Computing your home's basis
Trying to anticipate what you'll owe the Internal
Revenue Service when you sell your home? Although tax rules allow
sellers to avoid taxes on $250,000 ($500,000 if they're married
and file joint returns) of home-sale profit, you must know how to
compute your personal residence's basis before you can calculate
any gain or loss.
The basis in your home originates when you
acquire it. Calculation of the original basis depends on the way
you acquire your home.
There are four common ways to acquire your home:
- Buy or build it.
- Receive it as a gift.
- Inherit it.
- Receive it from ex-spouse as a result of
If you buy or build your home, the amount you
pay for it determines your basis. This includes most settlement
or closing costs you paid when you bought it and any debt you assumed.
If you built your home, your basis includes the settlement or closing
costs of both acquiring your lot and securing your mortgage.
If your home was a gift, your basis will be
the same as the donor's adjusted basis at the time it was given
to you. However, if you realize a loss on the sale of your home,
your basis is the lesser of the donor's adjusted basis or the fair
market value on the date it was given to you.
If you inherited your home, your basis is the
fair market value on the date of the deceased's death. This value
is recorded on the federal estate and/or the state inheritance tax
return filed for the deceased. If you receive your home from your
ex-spouse after your divorce, your basis is the same as the ex-spouse's
just before the transfer took place.
After you acquire your home, various events
can increase or decrease your original basis in your home. The effects
of these events result in your adjusted basis.
increase home basis
Home improvements are the most common increase that occurs to a
home's basis. There are limits on what the IRS considers an improvement.
An improvement must accomplish one of the following three goals:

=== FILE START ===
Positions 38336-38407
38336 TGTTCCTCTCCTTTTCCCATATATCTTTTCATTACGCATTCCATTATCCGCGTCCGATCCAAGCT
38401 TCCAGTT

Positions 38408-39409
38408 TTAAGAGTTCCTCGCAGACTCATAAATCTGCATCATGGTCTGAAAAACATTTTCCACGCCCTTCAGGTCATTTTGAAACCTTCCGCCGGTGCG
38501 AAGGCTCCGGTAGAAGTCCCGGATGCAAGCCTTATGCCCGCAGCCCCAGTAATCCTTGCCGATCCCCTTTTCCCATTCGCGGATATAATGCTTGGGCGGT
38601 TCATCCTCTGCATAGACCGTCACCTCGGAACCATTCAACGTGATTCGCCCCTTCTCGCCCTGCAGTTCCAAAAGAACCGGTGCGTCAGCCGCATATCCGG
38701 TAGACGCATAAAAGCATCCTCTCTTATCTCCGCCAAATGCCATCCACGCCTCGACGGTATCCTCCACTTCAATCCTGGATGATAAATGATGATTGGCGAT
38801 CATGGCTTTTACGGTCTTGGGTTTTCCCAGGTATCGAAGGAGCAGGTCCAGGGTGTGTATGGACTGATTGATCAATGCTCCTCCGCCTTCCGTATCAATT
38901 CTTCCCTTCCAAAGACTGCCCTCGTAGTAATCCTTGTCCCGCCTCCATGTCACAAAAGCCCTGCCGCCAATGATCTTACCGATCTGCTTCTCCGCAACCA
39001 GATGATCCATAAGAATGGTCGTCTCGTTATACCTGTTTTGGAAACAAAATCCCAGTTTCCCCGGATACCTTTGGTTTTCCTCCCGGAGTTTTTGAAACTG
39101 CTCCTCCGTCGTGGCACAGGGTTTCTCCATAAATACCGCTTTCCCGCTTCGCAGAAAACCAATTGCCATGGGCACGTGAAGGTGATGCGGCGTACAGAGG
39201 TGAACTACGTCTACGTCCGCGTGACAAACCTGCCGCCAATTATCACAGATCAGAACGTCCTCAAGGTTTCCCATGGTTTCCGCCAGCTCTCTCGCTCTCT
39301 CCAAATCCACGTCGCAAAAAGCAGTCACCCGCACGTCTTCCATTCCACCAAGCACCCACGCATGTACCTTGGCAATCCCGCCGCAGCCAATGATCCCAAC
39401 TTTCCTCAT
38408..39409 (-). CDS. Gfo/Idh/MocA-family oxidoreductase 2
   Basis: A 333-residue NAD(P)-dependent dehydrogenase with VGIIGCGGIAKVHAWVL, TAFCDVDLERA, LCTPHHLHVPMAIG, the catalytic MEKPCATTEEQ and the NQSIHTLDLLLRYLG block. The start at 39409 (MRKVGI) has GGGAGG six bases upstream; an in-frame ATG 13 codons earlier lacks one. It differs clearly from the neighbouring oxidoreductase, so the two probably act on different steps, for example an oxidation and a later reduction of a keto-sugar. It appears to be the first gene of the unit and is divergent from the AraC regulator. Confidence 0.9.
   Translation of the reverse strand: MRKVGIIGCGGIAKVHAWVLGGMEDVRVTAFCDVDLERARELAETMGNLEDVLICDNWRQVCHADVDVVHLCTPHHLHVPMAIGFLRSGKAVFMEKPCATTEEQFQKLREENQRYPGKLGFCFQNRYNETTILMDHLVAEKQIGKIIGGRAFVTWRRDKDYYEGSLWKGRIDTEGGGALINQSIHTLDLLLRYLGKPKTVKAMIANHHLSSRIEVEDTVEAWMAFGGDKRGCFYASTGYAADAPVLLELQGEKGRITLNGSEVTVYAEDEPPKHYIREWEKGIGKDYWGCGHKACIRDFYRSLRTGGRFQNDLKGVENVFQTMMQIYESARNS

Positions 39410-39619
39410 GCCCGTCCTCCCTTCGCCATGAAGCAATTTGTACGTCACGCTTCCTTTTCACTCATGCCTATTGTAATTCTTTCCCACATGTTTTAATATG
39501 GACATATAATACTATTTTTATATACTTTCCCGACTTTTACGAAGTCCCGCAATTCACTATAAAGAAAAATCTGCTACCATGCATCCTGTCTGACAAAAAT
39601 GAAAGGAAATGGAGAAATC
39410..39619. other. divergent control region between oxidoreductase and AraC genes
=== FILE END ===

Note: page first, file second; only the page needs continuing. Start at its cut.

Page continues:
- Materially add to the value of your home,
- Considerably prolong its useful life, or
- Adapt it to new uses.
Only the actual costs incurred for improvements
can be added to your home's basis. You can't add a value for your
The following table contains some common examples
Home improvements that increase your
bathroom, deck, porch, garage, patio, fireplace Landscaping,
driveway, walkway, fences, pool
dish, intercom system, security system
and air conditioning
fixtures, wiring upgrades
appliances, kitchen or bath modernization, flooring, wall-to-wall
and doors, roof
There are two other important details about
improvements to remember when calculating your home's basis. First,
any improvement must remain with with the home when it is sold.
The same expense can't be claimed twice. For example, if you replace
a water heater more than once, you may only add the cost of the
latest expenditure to basis.
Second, you have to distinguish between an improvement
and a repair. A repair merely keeps your home in an ordinary and
efficient operating condition. It doesn't add to the value of your
home, prolong its life or adapt it to a new use. Bottom line? You
can't add the repair cost to your home's basis.
Careful timing can transform a repair into a
home improvement. Repairs completed as part of an extensive remodeling
or restoration of your home are considered improvements, which means
they can be added to your basis.
Also, the distinction between an improvement
and a repair isn't always clear. For example, painting either a
room or your entire house for the first time is an improvement,
meaning the cost can be added to basis. A later repainting of the
room or entire house is a repair, and this cost doesn't increase
adjustments to basis
Items aside from improvements can increase or decrease your home's
basis. Common expenditures that will increase your basis include
expenditures for restoring damaged property and assessing local
improvements. Some common decreases to your home's basis are:
- Insurance reimbursements for casualty losses.
- Deductible casualty losses that aren't covered
- Payments received for easement or right-of-way
- Depreciation claimed if you used your home
for business or rental purposes.
- Deferred gain on a sale of previous residence(s).
In order to minimize your gain when you do sell your home, you'll
need to go to some trouble today to set up a recordkeeping system
to track any factors affecting your home's basis.
If you bought the home, keep the settlement
statement. You'll need objective evidence as well if you have acquired
your home by gift, inheritance or divorce. Make sure you hang on
to receipts, canceled checks and other records for all basis adjustments,
Plan on keeping these records for as long as
you own the home. After you sell the house, keep the records for
three years after you file your tax returns for the year of the
sale. The period of limitations, which is the period in which action
can be taken against that particular year's return, expires after